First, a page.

University of Ottawa theatre student Anne Hamels is a long-time NAC regular. Five years ago, when Anne was 13 years-old, she met artist Marie-Ève Fortier, who visited Anne’s classroom to present De plain-pied, a French Theatre project. “She was the one who got me interested in the project, and it was great. It’s so rare to have a space completely dedicated to teens, and De plain-pied was that space,” says the young woman, who subsequently got involved in other activities for teens.
She has also attended many French Theatre productions:
“The NAC presents a lot of shows by women creators and performers, and French Theatre is very proactive in this area. It’s something I really appreciate,” she explains.
She has particularly fond memories of Une femme à Berlin and Parce que la nuit, whose bold mix of genres appealed to her: “It wasn’t just theatre and music, it was much more than that. There was a real dialogue between the two forms, and the result was truly superb.”
When the closure of performance venues was announced, Anne was in rehearsal, directing her final master’s project: a University of Ottawa student production that was scheduled to open in a few weeks. “I missed one rehearsal and then all of a sudden we heard that the University was closed. It all happened very quickly and it was surreal.”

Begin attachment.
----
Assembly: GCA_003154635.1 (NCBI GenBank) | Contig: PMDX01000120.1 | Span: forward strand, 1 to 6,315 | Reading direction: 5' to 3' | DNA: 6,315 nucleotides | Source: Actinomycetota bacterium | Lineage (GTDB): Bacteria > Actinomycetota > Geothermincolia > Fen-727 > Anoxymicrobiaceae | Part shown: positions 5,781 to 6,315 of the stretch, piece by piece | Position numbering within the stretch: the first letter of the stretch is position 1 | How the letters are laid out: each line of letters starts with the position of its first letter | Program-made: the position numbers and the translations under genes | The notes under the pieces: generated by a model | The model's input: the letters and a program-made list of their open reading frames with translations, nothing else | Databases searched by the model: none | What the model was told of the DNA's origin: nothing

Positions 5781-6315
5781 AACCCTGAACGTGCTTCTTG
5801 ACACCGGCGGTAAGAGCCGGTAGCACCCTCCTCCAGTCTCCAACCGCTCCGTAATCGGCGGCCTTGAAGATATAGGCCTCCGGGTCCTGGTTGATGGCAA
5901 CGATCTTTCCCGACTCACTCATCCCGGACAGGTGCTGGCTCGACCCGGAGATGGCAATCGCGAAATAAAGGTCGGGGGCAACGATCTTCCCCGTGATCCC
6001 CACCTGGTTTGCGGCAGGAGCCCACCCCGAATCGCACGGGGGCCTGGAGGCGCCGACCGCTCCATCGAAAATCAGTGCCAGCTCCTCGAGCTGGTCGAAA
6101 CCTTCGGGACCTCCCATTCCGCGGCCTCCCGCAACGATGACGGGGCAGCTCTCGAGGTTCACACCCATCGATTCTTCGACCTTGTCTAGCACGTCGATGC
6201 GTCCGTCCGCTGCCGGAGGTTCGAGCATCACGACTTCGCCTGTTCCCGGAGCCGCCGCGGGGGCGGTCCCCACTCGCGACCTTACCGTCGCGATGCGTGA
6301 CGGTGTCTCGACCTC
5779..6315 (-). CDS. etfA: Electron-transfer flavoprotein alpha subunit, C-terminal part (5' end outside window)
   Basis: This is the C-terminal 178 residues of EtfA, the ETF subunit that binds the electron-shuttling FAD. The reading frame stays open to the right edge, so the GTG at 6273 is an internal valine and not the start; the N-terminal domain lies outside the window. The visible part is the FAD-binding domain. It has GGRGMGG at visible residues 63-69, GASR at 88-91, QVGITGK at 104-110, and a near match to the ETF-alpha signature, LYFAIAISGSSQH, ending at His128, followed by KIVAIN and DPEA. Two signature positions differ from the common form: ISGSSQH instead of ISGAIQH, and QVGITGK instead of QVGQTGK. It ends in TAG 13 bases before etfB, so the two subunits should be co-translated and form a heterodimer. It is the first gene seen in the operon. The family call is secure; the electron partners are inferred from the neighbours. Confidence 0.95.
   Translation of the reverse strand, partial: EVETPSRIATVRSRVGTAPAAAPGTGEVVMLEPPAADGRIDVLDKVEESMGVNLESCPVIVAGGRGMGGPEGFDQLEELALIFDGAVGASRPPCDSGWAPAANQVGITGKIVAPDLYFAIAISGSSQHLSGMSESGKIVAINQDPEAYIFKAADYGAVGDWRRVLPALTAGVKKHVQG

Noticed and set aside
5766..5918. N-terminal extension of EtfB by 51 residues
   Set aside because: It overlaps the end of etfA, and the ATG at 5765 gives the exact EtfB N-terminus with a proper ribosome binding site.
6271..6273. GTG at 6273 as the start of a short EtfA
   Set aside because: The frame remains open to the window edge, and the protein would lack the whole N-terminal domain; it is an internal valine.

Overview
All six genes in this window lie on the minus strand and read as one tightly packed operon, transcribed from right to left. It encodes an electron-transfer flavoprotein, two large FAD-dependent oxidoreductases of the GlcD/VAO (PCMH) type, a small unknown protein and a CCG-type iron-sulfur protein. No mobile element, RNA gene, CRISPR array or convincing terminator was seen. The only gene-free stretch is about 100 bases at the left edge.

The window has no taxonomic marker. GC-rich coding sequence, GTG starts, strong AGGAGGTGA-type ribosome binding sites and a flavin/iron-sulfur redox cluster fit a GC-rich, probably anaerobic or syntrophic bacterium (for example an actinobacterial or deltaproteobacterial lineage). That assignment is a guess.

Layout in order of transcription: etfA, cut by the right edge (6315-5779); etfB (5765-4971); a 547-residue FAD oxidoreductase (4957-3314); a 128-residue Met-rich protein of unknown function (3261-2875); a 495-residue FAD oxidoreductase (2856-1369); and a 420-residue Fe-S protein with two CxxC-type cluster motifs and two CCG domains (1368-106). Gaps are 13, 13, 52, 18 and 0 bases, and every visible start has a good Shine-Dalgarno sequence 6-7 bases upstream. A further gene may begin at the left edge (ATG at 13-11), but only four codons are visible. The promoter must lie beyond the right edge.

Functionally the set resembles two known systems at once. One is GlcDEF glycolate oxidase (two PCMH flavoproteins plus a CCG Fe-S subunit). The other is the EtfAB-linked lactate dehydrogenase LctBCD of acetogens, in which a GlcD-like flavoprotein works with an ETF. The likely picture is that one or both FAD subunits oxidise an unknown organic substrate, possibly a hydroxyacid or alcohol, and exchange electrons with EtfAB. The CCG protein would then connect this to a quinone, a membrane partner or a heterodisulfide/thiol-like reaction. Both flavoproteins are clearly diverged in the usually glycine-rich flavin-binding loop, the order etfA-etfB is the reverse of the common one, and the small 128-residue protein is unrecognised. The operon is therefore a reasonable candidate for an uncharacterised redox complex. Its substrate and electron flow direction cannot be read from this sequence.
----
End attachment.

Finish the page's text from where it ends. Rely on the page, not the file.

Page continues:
Afterwards, everything fell into place very quickly, Anne and her colleagues had two days to perform the show for their professors. The staging was adapted to make it safe. “It involved a lot of emotion and quick work in a short time. It was still exciting, and we were 100% committed to it, because it was our last chance to share our experience with people in the field, our colleagues and the professors who had guided us. It was a wonderful theatre experience, it was very moving and beautiful to see.”
Once the adrenaline subsided, she adapted to the new reality imposed by the pandemic, even if the courses proved to be a challenge. “It was an odd gradation to nothing,” says Anne, whose summer plans were turned upside down. Many artists have turned to online platforms during this period, but Anne admits that the digital medium lacks the element of human sharing that usually drives her in the performing arts. “On the one hand, it makes access to culture more democratic for anyone with a computer and Internet access. On the other hand, it takes a lot away from the integrity of theatre, because we create as a response to life, to what’s happening around us. We need the human response,” she says.
Anne is very much looking forward to getting back to the rehearsal room with her associates. “That’s what feeds me, even though I know it will be quite awhile before we can have live performances in front of an audience again.”